FLEMINGTON, NJ – A divided Borough Council voted to take the next step toward invoking eminent domain and condemning the Union Hotel at its meeting last night.
Councilpersons Marc Hain, John Gorman and Brooke Warden voted in favor of the action; Councilpersons Susan Peterson and Michael Harris voted “no.” Councilperson Betsy Driver voted, “Hell, no.”
Mayor Phil Greiner voted to break the tie and direct “the Planning Board to conduct the necessary investigations and to hold a public hearing” to determine if the Union Hotel and other properties “qualify as a ‘Condemnation Redevelopment Area,’ ” according to the resolution.
Greiner said it would likely be August before a public hearing would be held on condemnation.
While the mayor told the public that, “We’re not taking anyone’s property here, this is a study,” Harris said the condemnation process “puts a gun to the head of the current property owner.”
Harris said that no approvals – including approval of the pending financial agreement between the borough and redeveloper Jack Cust – should be granted to Cust “until we have negotiations. Eminent domain interferes with negotiations.”
“The fact is we have no recourse” if Cust abandons the deal, perhaps even after buildings have been demolished, said Councilperson Betsy Driver. Under condemnation, the borough would take ownership of the hotel “even if only for a brief period of time. If Mr. Cust decides to walk at that point, we’re stuck owning more buildings on Main Street. I think that’s a really bad financial decision for the borough.”
Driver said Cust should be required to post a performance bond. Echoing the sentiment of Harris and resident Al Brewer, Driver noted that the liquor license Cust is required to hold is registered under a separate legal entity, which the three think is a violation of the redeveloper’s agreement.
“I have real big issues with even taking this step” towards condemnation, Driver said, “when Mr. Cust can’t even bother to transfer the liquor license.”
The hotel is the cornerstone of the Cust’s Flemington Center Urban Renewal, LLC redevelopment plan. But it, the adjacent “Potting Shed” building and its parking lot are owned by Raritan Township resident Steve Romanowski. Romanowski and Cust have not been able to agree to terms of a sale.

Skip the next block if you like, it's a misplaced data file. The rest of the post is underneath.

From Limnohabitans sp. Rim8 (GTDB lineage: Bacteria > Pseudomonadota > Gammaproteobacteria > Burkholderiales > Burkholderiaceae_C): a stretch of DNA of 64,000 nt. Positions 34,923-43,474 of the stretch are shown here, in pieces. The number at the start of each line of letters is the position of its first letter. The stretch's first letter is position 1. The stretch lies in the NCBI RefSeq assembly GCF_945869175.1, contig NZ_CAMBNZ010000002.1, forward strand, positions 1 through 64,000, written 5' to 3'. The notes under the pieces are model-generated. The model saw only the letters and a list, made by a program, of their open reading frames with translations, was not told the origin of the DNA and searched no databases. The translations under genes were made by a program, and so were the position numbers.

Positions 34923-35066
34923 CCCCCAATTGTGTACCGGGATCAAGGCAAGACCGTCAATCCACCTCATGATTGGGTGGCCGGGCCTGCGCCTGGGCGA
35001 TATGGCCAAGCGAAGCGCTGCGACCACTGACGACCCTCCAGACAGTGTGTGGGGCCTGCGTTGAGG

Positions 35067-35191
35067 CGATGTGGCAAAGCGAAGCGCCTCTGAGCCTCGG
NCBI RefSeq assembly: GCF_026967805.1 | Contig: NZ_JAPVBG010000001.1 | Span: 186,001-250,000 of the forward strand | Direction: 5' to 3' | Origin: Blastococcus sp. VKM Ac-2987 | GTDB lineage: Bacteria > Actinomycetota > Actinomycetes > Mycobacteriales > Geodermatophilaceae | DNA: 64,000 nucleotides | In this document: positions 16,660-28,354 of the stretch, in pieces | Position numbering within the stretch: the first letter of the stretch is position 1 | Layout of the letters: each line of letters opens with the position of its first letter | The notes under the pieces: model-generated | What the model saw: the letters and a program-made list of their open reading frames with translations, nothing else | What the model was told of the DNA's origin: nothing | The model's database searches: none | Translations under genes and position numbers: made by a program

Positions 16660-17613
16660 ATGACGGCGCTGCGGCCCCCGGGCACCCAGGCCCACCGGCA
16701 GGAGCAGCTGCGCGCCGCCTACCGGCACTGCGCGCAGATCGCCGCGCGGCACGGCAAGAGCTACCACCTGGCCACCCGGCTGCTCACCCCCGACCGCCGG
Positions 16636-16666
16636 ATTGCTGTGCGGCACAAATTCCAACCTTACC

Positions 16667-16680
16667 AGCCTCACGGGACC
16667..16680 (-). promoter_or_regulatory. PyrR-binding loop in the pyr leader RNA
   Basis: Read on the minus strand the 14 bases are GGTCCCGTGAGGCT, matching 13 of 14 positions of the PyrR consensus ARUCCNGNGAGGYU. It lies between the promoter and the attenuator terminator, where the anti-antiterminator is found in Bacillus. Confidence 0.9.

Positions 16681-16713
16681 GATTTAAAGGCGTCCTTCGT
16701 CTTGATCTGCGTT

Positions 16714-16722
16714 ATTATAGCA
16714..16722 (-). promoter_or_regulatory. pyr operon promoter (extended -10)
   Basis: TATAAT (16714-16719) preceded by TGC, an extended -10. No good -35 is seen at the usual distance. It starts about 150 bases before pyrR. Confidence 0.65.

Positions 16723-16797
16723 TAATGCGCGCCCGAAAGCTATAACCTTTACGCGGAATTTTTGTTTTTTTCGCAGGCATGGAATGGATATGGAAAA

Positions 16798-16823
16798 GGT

“Everyone including me has consistently said eminent domain is not something anyone wants to do,” Greiner said. “Frankly, I don’t think we’re going to wind up doing it. (But) we need the option.”
“If you don’t think you’ll use it, you don’t have to make the decision to keep the option open,” said resident Joey Novick.
Resident Steve Tuccio challenged Hain, who’d previously stated that he opposed invoking eminent domain. “Were you lying then or lying now?” Tuccio asked. “Trustworthiness is key.”
“Steve when you talk, do people listen to you?” Hain responded. “No,” he said, answering his own question, “because you talk out your (expletive) at times.”
The remark prompted an outburst, with Hain explaining that while he does oppose condemnation, when he was campaigning in the recent election primary, “The residents made it clear, they want that project done. ‘I don’t care what it takes,’ ” he said they told him. “Get the project done.”
Hain apologized for his remark, but he is not the only Council member who has spoken against condemnation.
“We are both very much against eminent domain as a redevelopment tool and don't know anyone who is in favor of taking away an individual's private property to give to another private party,” said a primary campaign statement from Hain and Warden. “We've both stated this publicly several times on the record and quite often in personal conversations with numerous folks, including private conversations with our opponent," a reference to Brewer.
As a candidate, Brewer ran consistently against condemnation. "Al Brewer knows how we feel about eminent domain, yet chooses to misrepresent our true values because he thinks that will get him votes," the statement from Hain and Warden said. "Al has no record of his own to run on so he chooses to fabricate the records of his opponents.”
Brewer said that Hain and Warden's vote in favor of condemnation was "disingenuous" and proof that he didn't misrepresent their position.
Harris has introduced position papers on the hotel which he is publishing on his Facebook page. In the first installment of what he says will be a 10-part series, Harris wrote he'll “show that the Borough’s Redeveloper Agreement with Flemington Center Urban Renewal, LLC, was a bad deal for the Borough. I am providing this information as my colleagues on the Borough’s Redevelopment Committee continue to seek project approvals ahead of negotiating.
“If we really want development, then we need to fix the Borough’s agreements with its developer,” Harris wrote.
Politics are a part of the tension over condemnation. In November, Greiner will be challenged in the mayoral election by Driver. Brewer ran in the primary for a Republican nomination to Council, but lost to Warden and Hain. Novick will be on the ballot as an independent seeking a Council seat. Democrats Christopher Runion and Caitlin Giles-McCormick will also be seeking Council seats.